Look Who’s Talking: A Brand’s Voice on Facebook

Facebook is a very personal medium: it thrives on our natural human tendency to want connection with others. In his book The Facebook Effect, David Kirkpatrick argued that to be effective in social media, it is no longer sufficient for brands to define themselves in generalities of archetypes, personalities, and values: brands must develop a “fully formed personality”. Since a brand is speaking directly with consumers who have defined themselves as “friends” of the brand, and speaking more frequently than ever before, the people charged with the responsibility of communicating with the brand’s friends must have a clear understanding of “what sounds right” for the brand.

A clear and consistent voice is essential to an effective ongoing dialogue with the brand’s friends. When developing a Facebook presence, a brand can choose from four types of voices for the brand. The brand’s objectives for its Facebook presence will guide the decision about which of these approaches will best achieve the objectives.

1. The voice of the brand. Status updates are written as if the brand itself is the “person” speaking. The voice can use the first person (“I took Jane on a great test drive today”) or in the third person (“we invite you join us for today’s special”). Starbucks and Coca-Cola take this approach.
2. The voice of a fictional character that is created to represent the brand. For candy brand Skittles, a “rainbow” does the talking for the brand. Ford Focus created Doug, a wise-cracking sock puppet. This approach gives the brand a lot of flexibility around content, since the voice is not constrained by reality, and is often done for a limited-time promotion.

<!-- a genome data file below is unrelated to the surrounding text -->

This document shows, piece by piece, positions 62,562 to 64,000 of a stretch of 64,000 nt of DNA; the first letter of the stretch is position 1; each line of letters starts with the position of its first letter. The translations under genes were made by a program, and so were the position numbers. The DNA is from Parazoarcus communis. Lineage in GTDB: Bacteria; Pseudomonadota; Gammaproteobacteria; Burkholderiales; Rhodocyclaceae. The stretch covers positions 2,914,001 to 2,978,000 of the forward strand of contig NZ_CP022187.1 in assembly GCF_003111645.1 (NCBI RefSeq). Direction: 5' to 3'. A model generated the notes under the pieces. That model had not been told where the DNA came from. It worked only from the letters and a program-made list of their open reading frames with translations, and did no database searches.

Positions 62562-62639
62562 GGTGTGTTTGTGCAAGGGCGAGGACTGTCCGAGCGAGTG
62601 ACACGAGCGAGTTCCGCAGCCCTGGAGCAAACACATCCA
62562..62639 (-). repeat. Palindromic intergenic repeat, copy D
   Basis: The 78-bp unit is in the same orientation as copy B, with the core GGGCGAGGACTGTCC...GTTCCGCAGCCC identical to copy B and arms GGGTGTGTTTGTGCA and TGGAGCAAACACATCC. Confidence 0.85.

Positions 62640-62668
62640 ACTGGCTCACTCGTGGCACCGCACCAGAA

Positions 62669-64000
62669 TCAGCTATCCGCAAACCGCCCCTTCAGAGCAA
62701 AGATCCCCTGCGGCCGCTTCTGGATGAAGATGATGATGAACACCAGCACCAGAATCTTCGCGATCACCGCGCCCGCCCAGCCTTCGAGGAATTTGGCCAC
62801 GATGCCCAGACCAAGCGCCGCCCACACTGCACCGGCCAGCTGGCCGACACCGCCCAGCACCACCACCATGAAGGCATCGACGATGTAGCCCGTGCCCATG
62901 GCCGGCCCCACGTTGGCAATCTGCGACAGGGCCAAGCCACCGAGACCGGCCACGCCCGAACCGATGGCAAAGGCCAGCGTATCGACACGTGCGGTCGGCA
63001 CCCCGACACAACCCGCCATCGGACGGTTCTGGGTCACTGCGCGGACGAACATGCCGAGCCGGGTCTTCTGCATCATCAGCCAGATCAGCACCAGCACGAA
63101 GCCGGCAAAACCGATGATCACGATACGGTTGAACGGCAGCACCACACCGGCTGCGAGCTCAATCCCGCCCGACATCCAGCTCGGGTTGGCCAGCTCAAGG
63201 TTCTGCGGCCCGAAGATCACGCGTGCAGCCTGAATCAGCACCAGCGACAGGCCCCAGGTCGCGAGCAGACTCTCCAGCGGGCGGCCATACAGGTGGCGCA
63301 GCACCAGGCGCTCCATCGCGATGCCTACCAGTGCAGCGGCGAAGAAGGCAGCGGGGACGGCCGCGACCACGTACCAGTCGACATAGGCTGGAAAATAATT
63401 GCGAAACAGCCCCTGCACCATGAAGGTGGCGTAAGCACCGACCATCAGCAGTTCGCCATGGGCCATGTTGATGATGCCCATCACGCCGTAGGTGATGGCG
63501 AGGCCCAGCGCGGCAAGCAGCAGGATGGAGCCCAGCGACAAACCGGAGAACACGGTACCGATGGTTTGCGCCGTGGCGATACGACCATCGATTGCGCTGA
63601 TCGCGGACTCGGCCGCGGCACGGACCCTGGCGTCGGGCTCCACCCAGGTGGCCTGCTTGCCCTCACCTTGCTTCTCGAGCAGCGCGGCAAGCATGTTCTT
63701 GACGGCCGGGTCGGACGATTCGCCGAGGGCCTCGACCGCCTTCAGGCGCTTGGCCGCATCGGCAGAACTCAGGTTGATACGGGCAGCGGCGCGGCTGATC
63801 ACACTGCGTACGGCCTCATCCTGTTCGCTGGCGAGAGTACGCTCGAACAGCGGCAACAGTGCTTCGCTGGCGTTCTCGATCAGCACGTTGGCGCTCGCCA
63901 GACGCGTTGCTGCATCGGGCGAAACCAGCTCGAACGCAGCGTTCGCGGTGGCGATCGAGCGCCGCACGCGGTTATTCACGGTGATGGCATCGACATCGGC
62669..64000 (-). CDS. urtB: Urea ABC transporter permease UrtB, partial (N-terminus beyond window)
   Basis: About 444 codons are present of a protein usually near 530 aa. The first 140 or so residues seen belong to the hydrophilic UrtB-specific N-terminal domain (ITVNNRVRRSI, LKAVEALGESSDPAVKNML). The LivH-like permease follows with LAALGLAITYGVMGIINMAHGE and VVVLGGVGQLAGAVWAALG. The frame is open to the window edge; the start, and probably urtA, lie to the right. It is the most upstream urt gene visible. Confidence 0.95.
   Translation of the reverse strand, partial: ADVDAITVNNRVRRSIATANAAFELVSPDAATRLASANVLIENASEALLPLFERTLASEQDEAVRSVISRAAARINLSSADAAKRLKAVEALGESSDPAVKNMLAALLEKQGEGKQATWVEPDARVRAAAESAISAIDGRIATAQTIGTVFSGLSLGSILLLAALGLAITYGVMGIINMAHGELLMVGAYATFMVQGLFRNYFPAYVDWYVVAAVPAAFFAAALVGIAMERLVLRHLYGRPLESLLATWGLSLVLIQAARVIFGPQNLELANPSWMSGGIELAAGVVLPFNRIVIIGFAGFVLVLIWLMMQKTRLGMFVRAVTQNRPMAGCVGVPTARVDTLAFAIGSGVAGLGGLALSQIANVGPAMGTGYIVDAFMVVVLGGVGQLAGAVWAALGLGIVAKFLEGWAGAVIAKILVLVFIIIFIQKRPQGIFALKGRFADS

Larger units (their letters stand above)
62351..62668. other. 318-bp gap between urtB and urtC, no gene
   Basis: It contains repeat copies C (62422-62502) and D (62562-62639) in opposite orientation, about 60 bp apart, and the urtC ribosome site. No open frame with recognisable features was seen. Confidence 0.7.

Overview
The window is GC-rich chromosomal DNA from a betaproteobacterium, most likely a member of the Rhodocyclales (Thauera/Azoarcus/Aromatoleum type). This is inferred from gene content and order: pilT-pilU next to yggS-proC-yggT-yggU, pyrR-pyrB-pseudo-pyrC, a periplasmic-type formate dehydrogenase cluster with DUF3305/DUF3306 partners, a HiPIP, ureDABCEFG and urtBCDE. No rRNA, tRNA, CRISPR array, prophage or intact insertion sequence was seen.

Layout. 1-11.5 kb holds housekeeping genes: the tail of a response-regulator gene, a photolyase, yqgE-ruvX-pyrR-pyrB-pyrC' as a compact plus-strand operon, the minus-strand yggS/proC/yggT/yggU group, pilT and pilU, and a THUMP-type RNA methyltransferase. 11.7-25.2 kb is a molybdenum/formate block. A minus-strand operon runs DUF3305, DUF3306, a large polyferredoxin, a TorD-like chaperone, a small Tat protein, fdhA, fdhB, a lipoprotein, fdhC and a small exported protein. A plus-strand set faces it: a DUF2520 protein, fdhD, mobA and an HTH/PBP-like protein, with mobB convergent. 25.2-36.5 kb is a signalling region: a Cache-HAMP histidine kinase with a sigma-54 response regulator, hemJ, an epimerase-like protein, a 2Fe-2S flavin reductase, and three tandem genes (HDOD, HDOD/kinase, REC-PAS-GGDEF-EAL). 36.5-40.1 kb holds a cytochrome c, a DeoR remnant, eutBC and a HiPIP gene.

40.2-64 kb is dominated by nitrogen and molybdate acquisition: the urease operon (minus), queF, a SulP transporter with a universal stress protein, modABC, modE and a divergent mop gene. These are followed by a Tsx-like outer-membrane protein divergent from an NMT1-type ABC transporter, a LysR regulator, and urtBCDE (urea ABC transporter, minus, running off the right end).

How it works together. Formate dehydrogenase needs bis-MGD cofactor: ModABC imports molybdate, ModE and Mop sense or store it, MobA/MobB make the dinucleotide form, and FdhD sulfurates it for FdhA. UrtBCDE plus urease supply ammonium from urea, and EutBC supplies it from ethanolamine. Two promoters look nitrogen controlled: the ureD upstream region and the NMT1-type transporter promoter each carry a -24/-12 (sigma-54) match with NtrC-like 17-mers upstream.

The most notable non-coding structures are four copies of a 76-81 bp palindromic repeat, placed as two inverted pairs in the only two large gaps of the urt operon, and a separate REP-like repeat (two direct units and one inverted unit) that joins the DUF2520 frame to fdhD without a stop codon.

3. The voice of the person or persons that write the posts. Brands that use Facebook as a customer service vehicle will often choose this approach, so that consumers get the sense of personal service. The brand may even decide to encourage community managers to use their own names in responses to consumers. I wasn’t able to find any examples of companies doing this, which surprised me. It would seem like a nice tactic to personalize customer service.
4. The voice of one or more employees. Brands that want to emphasize brand craftsmanship may choose to have the folks who actually make the product help consumers understand how it is made. This approach emphasizes that real people are involved in the conversation, and may help reinforce a positioning of authenticity.  I wasn’t able to find any specific examples of brands using this approach; let me know if you are aware of brands that do this!

Establishing a clear voice allows the brand to express its personality in a consistent and transparent way, inviting consumers to truly “like” the brand. By providing the opportunity to build a connection that is more deeply rooted in emotion, the brand can use its Facebook publishing strategy to strengthen its bond with each consumer.